[17]Barton, P. T. AND Drikakis, D., An Eulerian method for multi-component problems in nonlinear elasticity with sliding interfaces, J. Comput. Phys., 229 (2010), pp. 55185540.CrossRefGoogle Scholar
[18]Xu, L. and Liu, T. G., Optimal error estimation of the modified ghost fluid method, Commun. Comput. Phys., 8 (2010), pp. 403426.Google Scholar
[19]Xu, L. and Liu, T. G., Accuracies and conservation errors of various ghost fluid methods for multimedium Riemann problem, J. Comput. Phys., 230 (2011), pp. 49754990.CrossRefGoogle Scholar
[20]Liu, T. G., Khoo, B. C. and Xie, W. F., The modified ghost fluid method as applied to extreme fluid-structure interaction in the presence of cavitation, Commun. Comput. Phys., 1 (2006), pp. 898919.Google Scholar
[21]Xie, W. F., Young, Y. L., Liu, T. G. and Khoo, B. C., Dynamic response of deformable structures subjected to shock load and cavitation reload, Comput. Mech., 40 (2007), pp. 667681.CrossRefGoogle Scholar
[22]Liu, T. G., Xie, W. F. and Khoo, B. C., The modified ghost fluid method for coupling of fluid and structure constituted with hydro-elasto-plastic equation of state, SIAM J. Sci. Comput., 30 (2008), pp. 11051130.CrossRefGoogle Scholar
[23]Xie, W. F., Young, Y. L. and Liu, T. G., Multiphase modeling of dynamic fluid-structure interaction during close-in explosion, In T. J. Numer. Meth. Eng., 74 (2008), pp. 10191043.CrossRefGoogle Scholar
[24]Tang, H. S. and Sotiropoulos, F., A second-order Godunov method for wave problems in coupled solid-watergas systems, J. Comput. Phys., 151 (1999), pp. 790815.CrossRefGoogle Scholar
[25]Liu, T. G., Ho, J. Y., Khoo, B. C. and Chowdhury, A. W., Numerical simulation of fluid-structure interaction using modified ghost fluid method and Naviers equations, J. Sci. Comput., 36 (2008), pp. 4568.CrossRefGoogle Scholar
[26]Liu, T. G., Chowdhury, A. W. and Khoo, B. C., The modified ghost fluid method applied to fluid-elastic structure interaction, Adv. Appl. Math. Mech., 3 (2011), pp. 611632.CrossRefGoogle Scholar
[27]Xie, W. F., Liu, Z. K. and Young, Y. L., Application of a coupled Eulerian-Lagrangian method to simulate interactions between deformable composite structures and compressible multiphase flow, In T. J. Numer. Meth. Eng., 80 (2009), pp. 14971519.CrossRefGoogle Scholar
[28]Young, Y. L., Liu, Z. K. and Xie, W. F., Fluid-structure and shock-bubble interaction effects during underwater explosions near composite structures, ASME J. Appl. Mech., 76 (2009), 051303.CrossRefGoogle Scholar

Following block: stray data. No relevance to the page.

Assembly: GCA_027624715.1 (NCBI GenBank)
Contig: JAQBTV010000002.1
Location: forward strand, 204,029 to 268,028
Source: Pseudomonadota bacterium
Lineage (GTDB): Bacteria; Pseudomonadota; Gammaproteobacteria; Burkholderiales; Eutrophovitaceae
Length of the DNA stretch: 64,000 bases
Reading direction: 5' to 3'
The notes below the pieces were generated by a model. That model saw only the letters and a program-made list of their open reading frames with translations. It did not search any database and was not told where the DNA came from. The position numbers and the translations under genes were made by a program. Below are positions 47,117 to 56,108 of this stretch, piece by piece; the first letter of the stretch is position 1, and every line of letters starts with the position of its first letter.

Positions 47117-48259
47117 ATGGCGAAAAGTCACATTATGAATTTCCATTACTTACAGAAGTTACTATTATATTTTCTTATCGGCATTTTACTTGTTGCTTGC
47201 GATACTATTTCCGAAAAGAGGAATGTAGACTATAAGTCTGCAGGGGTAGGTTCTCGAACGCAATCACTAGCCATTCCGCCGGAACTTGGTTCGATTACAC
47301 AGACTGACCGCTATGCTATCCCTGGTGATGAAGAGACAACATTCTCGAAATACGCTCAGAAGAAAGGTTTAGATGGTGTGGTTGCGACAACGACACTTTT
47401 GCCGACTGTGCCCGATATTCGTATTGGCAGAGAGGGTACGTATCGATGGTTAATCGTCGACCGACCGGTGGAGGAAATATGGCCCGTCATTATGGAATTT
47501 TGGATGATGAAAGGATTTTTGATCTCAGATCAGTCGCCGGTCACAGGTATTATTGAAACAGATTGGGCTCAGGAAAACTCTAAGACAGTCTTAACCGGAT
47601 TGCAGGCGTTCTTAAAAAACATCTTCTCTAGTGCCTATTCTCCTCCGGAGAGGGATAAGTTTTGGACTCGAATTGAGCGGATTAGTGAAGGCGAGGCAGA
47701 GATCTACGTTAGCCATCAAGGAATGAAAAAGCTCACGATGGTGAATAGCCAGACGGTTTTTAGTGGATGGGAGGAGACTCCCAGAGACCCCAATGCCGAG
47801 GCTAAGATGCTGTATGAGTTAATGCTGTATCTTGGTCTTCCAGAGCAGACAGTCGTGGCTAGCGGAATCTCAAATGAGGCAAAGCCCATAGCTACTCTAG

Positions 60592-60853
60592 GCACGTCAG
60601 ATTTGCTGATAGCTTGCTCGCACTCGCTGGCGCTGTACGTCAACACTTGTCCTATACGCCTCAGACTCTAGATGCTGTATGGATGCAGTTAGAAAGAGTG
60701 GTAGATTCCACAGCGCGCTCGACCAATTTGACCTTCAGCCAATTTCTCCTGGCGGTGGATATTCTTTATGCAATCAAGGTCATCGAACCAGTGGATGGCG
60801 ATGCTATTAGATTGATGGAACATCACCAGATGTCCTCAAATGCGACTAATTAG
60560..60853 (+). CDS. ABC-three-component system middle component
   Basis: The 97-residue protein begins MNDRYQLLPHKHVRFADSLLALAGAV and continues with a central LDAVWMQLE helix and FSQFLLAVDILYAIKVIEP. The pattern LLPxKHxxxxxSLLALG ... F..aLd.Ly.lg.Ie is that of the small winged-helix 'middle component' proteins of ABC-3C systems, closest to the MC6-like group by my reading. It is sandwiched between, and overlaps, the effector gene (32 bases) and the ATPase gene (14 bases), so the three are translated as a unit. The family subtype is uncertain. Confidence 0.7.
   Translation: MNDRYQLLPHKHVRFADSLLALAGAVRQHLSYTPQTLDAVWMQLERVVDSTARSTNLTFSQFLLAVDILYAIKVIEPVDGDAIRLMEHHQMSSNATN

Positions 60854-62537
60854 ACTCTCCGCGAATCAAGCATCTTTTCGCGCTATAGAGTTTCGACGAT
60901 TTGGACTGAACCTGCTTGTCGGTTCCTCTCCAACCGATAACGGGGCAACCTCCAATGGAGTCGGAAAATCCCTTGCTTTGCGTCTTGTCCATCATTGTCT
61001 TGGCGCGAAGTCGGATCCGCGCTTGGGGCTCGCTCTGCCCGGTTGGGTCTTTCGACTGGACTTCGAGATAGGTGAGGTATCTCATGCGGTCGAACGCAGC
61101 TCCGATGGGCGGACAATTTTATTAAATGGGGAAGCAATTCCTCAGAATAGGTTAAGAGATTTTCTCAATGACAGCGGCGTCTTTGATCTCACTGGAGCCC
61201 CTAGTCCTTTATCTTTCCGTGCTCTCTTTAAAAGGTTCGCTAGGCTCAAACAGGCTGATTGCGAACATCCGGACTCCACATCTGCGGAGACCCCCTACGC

[29]Liu, Z. K., Xie, W. F. and Young, Y. L., Numerical modeling of complex interactions between underwater shocks and composite structures, Comput. Mech., 43 (2009), pp. 239251.CrossRefGoogle Scholar
[30]Liu, Z. K., Xie, W. F. and Young, Y. L., Transient response of partially-bonded sandwich plates subject to underwater explosions, Shock Vib., 17 (2010), pp. 233250.CrossRefGoogle Scholar
[31]Leer, B. van, Towards the ultimate conservative difference scheme IV: a new approach to numerical convection, J. Comput. Phys., 23 (1977), pp. 276299.CrossRefGoogle Scholar
[32]Harten, A., Lax, P. D. and Van, B. Leer, On upstream differencing and Godunov-type schemes for hyperbolic conservation laws, SIAM Rev., 25 (1983), pp. 3561.CrossRefGoogle Scholar
[33]Liu, T. G., Khoo, B. C. and Yeo, K. S., The simulation of compressible multi-medium flow, Part I: a new methodology with test applications to 1D gas-gas and gas-water cases, Comput. Fluids, 30 (2001), pp. 291314.CrossRefGoogle Scholar
[34]Sussman, M., Smereka, P. and Osher, S., A level set approach for computing solutions to incompressible two-phase flow, J. Comput. Phys., 114 (1994), pp. 146159.CrossRefGoogle Scholar
[35]Unverdi, S. O. and Tryggvason, G., A front-tracking method for viscous incompressible multifluid flows, J. Comput. Phys., 100 (1992), pp. 2537.CrossRefGoogle Scholar
[36]Timoshenko, S. AND Woinowsky-Krieger, S., Theory of Plates and Shells, Second ed., McGraw Hill, 1959.Google Scholar

Send article to Kindle

To send this article to your Kindle, first ensure no-reply@cambridge.org is added to your Approved Personal Document E-mail List under your Personal Document Settings on the Manage Your Content and Devices page of your Amazon account. Then enter the ‘name’ part of your Kindle email address below. Find out more about sending to your Kindle. Find out more about sending to your Kindle.

Note you can select to send to either the @free.kindle.com or @kindle.com variations. ‘@free.kindle.com’ emails are free but can only be sent to your device when it is connected to wi-fi. ‘@kindle.com’ emails can be delivered even when you are not connected to wi-fi, but note that service fees apply.

Find out more about the Kindle Personal Document Service.

Modified Ghost Fluid Method as Applied to Fluid-Plate Interaction
Available formats
×

Send article to Dropbox

To send this article to your Dropbox account, please select one or more formats and confirm that you agree to abide by our usage policies. If this is the first time you use this feature, you will be asked to authorise Cambridge Core to connect with your <service> account. Find out more about sending content to Dropbox.

Modified Ghost Fluid Method as Applied to Fluid-Plate Interaction
Available formats
×

Send article to Google Drive

To send this article to your Google Drive account, please select one or more formats and confirm that you agree to abide by our usage policies. If this is the first time you use this feature, you will be asked to authorise Cambridge Core to connect with your <service> account. Find out more about sending content to Google Drive.

Modified Ghost Fluid Method as Applied to Fluid-Plate Interaction
Available formats
×
×

Reply to: Submit a response

Please enter your response.

Your details

Please enter a valid email address.

Conflicting interests

Do you have any conflicting interests? *